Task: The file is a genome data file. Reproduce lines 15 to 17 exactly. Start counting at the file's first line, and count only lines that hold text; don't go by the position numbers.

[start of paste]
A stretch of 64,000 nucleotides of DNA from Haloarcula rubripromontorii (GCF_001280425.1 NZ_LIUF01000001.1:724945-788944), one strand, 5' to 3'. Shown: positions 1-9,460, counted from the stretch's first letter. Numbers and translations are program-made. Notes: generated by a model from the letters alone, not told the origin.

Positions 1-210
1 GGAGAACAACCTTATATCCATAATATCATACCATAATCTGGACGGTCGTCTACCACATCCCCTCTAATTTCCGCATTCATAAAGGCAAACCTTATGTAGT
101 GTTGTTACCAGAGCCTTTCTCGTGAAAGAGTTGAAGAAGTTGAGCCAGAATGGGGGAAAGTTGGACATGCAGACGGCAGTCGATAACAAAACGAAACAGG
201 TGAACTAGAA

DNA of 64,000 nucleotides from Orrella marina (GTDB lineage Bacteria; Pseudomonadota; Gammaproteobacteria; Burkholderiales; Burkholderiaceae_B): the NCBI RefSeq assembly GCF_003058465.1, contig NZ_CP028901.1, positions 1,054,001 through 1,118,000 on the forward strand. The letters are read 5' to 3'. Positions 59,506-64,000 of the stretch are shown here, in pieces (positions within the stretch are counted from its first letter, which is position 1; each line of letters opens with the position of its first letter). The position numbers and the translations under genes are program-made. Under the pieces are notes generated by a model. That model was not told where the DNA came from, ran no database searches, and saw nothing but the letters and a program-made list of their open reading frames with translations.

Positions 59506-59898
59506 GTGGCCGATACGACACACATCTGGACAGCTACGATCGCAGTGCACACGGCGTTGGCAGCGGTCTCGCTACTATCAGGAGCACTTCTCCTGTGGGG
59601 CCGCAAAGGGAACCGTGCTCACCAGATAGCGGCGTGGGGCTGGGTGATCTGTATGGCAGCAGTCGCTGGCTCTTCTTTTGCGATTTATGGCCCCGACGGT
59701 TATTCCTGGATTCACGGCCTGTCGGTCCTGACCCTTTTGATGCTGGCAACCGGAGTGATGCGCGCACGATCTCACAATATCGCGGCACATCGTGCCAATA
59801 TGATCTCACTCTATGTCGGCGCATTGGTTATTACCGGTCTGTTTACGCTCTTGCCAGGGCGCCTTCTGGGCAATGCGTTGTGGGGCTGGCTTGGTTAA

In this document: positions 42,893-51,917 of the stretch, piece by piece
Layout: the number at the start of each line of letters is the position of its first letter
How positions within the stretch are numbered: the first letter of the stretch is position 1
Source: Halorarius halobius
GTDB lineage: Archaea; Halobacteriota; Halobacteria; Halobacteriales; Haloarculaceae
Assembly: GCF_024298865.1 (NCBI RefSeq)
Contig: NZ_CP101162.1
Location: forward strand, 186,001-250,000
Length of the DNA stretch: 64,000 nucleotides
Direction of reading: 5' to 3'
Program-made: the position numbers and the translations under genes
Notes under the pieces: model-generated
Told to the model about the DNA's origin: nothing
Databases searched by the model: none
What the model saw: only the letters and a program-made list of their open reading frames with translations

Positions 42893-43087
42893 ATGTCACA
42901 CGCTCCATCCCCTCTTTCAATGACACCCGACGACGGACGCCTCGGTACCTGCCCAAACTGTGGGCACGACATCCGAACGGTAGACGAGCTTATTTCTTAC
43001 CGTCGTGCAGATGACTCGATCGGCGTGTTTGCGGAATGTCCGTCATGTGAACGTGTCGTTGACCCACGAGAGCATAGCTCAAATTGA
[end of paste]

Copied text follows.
Source: Halorarius halobius
GTDB lineage: Archaea; Halobacteriota; Halobacteria; Halobacteriales; Haloarculaceae
Assembly: GCF_024298865.1 (NCBI RefSeq)